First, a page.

Further, Assembly Bill 2147 allows individuals who have their parole waived because they worked as firefighters through the prison fire camp to be eligible for expungement.
Individuals Not Eligible for Expungement
To recap, if you served a prison sentence for an offense, you generally do not qualify for expungement. Additionally, you are ineligible for expungement when you commit certain felonies and sexual crimes against children, which include:
- Statutory rape, an offense under Penal Code 261.5(d) — You will face prosecution under PC 261.5 when you have sexual intercourse with a minor younger than 16 years, and you were at least 21 years old at the time you allegedly committed the crime.
- Sodomy against a minor, a violation of Penal Code 286 — Sodomy, is sexual conduct involving one person’s penis coming into contact with another person’s anus.
- Oral copulation with a minor, which is a violation of Penal Code 287(c) — This statute makes it a crime for any individual to engage in acts with a minor where the individual’s or child’s mouth comes into contact with the offender’s or minor’s vagina, penis, or anus. Further, the law requires this contact to be achieved by duress, fear, menace, violence, or force.
- Forcible sexual penetration with a child under 14 years, a crime under PC 289(j).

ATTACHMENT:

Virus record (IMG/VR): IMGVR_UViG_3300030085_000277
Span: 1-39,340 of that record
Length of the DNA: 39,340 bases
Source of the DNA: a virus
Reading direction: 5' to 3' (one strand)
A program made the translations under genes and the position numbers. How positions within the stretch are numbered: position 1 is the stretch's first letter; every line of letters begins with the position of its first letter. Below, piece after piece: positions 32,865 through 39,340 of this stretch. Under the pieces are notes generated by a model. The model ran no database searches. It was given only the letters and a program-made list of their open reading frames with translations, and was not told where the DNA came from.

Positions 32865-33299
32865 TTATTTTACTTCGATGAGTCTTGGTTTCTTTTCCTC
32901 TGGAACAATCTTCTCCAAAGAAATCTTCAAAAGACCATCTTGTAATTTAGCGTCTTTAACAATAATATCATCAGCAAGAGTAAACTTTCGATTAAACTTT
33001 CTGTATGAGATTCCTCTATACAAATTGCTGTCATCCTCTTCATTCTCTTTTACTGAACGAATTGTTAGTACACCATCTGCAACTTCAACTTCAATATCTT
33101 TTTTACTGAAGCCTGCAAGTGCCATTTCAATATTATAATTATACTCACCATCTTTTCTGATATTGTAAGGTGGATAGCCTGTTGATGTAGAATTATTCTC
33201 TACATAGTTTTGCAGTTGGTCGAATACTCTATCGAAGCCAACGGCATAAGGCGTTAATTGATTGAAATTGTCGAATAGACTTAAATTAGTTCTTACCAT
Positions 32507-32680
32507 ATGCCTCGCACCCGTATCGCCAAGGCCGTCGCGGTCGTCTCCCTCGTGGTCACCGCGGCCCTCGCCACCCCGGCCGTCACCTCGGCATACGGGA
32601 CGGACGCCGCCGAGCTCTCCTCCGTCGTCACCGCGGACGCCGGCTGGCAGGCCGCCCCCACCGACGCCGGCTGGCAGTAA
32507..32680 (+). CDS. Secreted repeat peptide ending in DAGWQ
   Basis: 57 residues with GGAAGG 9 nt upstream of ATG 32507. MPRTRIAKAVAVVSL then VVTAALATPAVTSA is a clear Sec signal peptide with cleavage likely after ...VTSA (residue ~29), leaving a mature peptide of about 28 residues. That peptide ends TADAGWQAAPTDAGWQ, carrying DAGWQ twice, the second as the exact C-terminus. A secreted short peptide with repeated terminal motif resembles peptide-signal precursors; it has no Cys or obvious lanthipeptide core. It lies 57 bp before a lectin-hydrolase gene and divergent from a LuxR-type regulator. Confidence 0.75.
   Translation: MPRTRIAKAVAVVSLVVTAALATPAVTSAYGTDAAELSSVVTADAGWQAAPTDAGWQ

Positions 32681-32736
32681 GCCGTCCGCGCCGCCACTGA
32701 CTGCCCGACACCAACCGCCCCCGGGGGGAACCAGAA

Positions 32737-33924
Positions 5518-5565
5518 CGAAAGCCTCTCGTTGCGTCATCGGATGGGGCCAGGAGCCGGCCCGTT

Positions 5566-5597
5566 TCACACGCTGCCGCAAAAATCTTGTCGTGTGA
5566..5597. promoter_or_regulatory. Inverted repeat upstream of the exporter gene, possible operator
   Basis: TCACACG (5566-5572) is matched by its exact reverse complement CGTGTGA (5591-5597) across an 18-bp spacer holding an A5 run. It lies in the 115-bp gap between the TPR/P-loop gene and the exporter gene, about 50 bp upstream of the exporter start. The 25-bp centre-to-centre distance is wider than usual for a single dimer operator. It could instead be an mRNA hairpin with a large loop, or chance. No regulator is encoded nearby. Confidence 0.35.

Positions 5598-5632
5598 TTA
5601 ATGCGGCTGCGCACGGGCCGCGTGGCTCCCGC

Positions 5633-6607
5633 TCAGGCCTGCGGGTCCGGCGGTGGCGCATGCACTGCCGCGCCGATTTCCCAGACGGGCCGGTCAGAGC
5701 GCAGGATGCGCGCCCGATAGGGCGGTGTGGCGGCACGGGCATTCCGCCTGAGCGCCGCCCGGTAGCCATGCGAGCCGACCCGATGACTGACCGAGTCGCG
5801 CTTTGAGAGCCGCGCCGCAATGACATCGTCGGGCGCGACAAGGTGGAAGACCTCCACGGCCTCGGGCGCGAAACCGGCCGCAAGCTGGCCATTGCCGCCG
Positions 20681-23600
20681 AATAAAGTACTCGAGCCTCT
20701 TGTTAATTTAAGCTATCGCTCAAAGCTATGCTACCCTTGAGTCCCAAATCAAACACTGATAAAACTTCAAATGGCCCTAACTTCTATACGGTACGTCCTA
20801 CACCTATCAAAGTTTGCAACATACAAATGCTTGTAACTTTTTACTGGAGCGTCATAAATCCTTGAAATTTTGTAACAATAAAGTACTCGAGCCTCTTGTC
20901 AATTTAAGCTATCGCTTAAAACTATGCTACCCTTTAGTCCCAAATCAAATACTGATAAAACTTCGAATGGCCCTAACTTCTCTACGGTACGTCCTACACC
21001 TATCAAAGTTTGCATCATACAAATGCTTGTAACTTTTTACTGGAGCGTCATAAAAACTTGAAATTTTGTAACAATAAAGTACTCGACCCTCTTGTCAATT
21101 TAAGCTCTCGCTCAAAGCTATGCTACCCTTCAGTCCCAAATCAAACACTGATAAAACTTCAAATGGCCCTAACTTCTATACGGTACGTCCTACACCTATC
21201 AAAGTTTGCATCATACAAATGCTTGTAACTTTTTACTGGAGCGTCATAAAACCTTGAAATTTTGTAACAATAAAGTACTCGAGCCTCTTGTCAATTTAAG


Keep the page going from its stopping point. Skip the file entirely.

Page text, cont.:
- Engaging in lewd conduct with a child, which violates Penal Code 288 — Any touching of a minor, under 14 years at the time, for sexual purposes will result in prosecution under PC 288.
- Possession of child pornography in violation of Penal Code 311 — Possessing, advertising, sending, transporting, printing, or duplicating child pornography or persuading or hiring minors to make pornographic content is a crime.
- Failure to stop and submit to an inspection in violation of Vehicle Code 42002.1 — This statute mandates all commercial drivers to stop and submit to legally-mandated equipment inspections.
- Particular misdemeanors or infractions under Vehicle Code 42001.
A probation violation could disqualify you from eligibility for expungement since the law requires you to complete your probation successfully. However, the courts could hear your request through a special hearing and determine if you qualify for expungement.
Court’s Discretion to Dismiss Convictions
Courts exercise significant discretion on whether to grant or deny expungement petitions. Judges consider several factors, including: